An airplane engine gets its thrust from one of two related sections: the engine core, where the air compression and combustion occur, and the fan, which is driven by the engine core and pushes a large volume of air with large blades.
It's the engine's center core _ the jet portion where combustion occurs _ that makes it particularly loud.
Part of the air that enters an engine goes through the core, where it's mixed with jet fuel and ignited, but most of the air goes around the core. Over time, engine makers like Pratt have made smaller and smaller jet cores, while enlarging the size of the fan and its blades that give more thrust with less noise.
"You can have the same amount of thrust with a small amount of air going very fast, or a much larger amount of air slowly," Epstein said. "So more air means the engine needs to get bigger and bigger in diameter."
The more air moving through the fan, as opposed to through the engine core, the quieter _ and more fuel-efficient _ the engine will be. And that ratio of air that moves through the core compared to the air that moves through the outer fan is called the bypass ratio.
The company released the JT8D engine in 1963 for Boeing's 727. Its bypass ratio was 1, so equal amounts of air are sent through the engine's jet and fan. In 1970, Pratt's JT9D upped the ratio to 5 for the 747.
The latest PurePower engine out of Pratt has a bypass ratio of 12 _ for every 1 part of air that goes through the engine core, 12 others are sent through the much quieter fan.
"It's so quiet on approach that if it's coming for landing (and) you shut off the engines, people on the ground wouldn't know the difference," Epstein said.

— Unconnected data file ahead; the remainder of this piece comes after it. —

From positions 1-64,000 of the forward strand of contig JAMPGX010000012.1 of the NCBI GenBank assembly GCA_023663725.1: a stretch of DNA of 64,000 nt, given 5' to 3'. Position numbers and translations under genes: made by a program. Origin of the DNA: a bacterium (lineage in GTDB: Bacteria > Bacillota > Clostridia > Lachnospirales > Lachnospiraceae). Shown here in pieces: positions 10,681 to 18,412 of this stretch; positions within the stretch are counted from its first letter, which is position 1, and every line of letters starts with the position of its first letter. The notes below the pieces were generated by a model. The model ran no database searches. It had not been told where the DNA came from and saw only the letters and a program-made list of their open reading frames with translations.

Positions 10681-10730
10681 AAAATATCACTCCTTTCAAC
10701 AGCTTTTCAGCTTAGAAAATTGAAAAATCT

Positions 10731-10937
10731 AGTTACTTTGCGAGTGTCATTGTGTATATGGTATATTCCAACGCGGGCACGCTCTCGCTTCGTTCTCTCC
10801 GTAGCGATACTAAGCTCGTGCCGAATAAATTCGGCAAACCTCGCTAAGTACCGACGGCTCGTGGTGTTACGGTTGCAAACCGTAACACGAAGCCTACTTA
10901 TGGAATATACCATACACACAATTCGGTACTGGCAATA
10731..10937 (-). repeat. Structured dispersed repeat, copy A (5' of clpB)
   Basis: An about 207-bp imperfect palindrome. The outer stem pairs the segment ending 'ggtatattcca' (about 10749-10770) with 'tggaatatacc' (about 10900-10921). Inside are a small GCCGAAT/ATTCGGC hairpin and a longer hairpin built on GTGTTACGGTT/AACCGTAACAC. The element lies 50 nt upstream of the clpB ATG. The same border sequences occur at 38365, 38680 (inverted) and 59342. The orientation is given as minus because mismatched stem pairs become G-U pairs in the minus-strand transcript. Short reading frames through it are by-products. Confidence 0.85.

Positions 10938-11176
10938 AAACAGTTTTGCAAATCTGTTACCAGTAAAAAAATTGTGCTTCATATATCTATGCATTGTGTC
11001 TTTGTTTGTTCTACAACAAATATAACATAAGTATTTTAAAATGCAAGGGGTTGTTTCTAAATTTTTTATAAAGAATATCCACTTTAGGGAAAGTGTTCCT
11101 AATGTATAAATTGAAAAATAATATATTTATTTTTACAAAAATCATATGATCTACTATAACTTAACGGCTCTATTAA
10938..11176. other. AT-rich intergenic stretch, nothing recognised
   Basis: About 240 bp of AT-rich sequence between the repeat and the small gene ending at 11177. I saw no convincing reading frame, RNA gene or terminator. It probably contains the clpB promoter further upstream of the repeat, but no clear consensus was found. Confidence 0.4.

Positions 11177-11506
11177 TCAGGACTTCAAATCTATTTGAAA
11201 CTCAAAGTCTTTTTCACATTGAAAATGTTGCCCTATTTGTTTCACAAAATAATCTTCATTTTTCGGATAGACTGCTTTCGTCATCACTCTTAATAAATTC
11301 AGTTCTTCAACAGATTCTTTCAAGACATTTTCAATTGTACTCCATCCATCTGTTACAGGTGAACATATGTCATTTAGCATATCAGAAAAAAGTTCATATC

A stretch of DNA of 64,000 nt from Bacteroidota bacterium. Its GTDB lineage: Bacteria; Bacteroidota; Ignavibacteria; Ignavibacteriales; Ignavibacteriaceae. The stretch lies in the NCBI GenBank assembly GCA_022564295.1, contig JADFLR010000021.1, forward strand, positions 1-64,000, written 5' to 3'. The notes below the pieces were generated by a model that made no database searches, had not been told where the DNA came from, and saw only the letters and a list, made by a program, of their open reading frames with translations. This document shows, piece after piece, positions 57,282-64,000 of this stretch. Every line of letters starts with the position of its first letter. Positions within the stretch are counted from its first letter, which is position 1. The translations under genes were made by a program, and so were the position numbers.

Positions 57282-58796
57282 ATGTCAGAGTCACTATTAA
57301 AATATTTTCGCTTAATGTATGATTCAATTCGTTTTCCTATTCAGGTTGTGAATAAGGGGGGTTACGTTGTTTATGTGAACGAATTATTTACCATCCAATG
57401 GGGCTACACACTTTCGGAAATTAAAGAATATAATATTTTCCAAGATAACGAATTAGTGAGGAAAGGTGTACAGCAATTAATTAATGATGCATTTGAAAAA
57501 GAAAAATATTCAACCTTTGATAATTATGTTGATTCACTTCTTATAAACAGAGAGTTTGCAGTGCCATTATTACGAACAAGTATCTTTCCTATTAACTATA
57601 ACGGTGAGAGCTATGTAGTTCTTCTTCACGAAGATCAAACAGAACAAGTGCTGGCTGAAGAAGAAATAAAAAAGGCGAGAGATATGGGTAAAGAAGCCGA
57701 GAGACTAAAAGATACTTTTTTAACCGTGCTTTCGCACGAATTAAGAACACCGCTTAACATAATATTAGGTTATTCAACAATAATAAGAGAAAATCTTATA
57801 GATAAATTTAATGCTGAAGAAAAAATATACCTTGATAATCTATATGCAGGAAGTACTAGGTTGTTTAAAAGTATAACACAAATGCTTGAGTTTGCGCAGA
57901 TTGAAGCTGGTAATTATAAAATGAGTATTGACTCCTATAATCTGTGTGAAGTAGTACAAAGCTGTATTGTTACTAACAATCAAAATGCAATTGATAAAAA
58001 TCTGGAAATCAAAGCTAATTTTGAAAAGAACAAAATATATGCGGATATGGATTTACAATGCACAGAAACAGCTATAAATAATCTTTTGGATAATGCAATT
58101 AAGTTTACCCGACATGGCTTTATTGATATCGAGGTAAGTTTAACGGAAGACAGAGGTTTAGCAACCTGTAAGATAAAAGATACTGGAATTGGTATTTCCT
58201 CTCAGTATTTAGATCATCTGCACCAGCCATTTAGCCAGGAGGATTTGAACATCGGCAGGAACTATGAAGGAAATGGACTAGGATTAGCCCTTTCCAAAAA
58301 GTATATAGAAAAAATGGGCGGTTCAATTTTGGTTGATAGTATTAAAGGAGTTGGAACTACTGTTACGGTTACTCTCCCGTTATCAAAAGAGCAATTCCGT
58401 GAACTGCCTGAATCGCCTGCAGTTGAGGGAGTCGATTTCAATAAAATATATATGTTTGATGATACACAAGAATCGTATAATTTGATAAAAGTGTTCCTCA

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Noise limits are coming down each year, analysts said.
The limits, though set by each country, are based on recommendations from the International Civil Aviation Organization, a standard-setting agency of the United Nations.
To keep up with the falling noise ceiling, airports have two general tools: make less noise with a quieter engine or avoid flying over where people live.
The avoidance approach has airlines tweak their approaches and takeoffs to make less noise where it really matters.
For example, aircraft approaching Reagan National Airport outside of Washington, D.C., fly along the Potomac River rather than over densely populated areas. At LaGuardia Airport in New York planes taking off make a 180-degree turn to climb over the water rather than throttling the engines over the Bronx.
In some cases, pilots will stay higher in the air as long as possible before landing.
But with an overall quieter aircraft, it's possible that airlines could bring jets into smaller airports that are closer to sensitive, urban areas.
Porter Airlines, a regional airline based at Billy Bishop Toronto City Airport, ordered a dozen CSeries airliners from Bombardier _ with Pratt's geared turbofan engine _ to expand its service from a short-haul model to a coast-to-coast model with added destinations in Florida, California and British Columbia.
Currently, Porter only flies quieter propeller-driver turboprops to destinations about 2 hours away from Toronto, mainly because agreements between the city, the airport and the port authority have limited the airport to those aircraft.
The only problem is that the CSeries jets that Porter ordered are currently banned from flying at the airport that's just 1.5 miles from the center of Toronto and its 2.6 million residents.
"When we started, we didn't have the sense that we could operate jets from there because the technology didn't really exist," said Porter Airlines spokesman Brad Cicero. "But the CSeries program really changed that for us."
The airline's purchase is conditioned on local and national officials changing the airport's jet ban and approving a 367-yard extension to the runway, Cicero added that Bombardier has guaranteed that the dozen CS100s will be able to operate within the airports existing noise limits.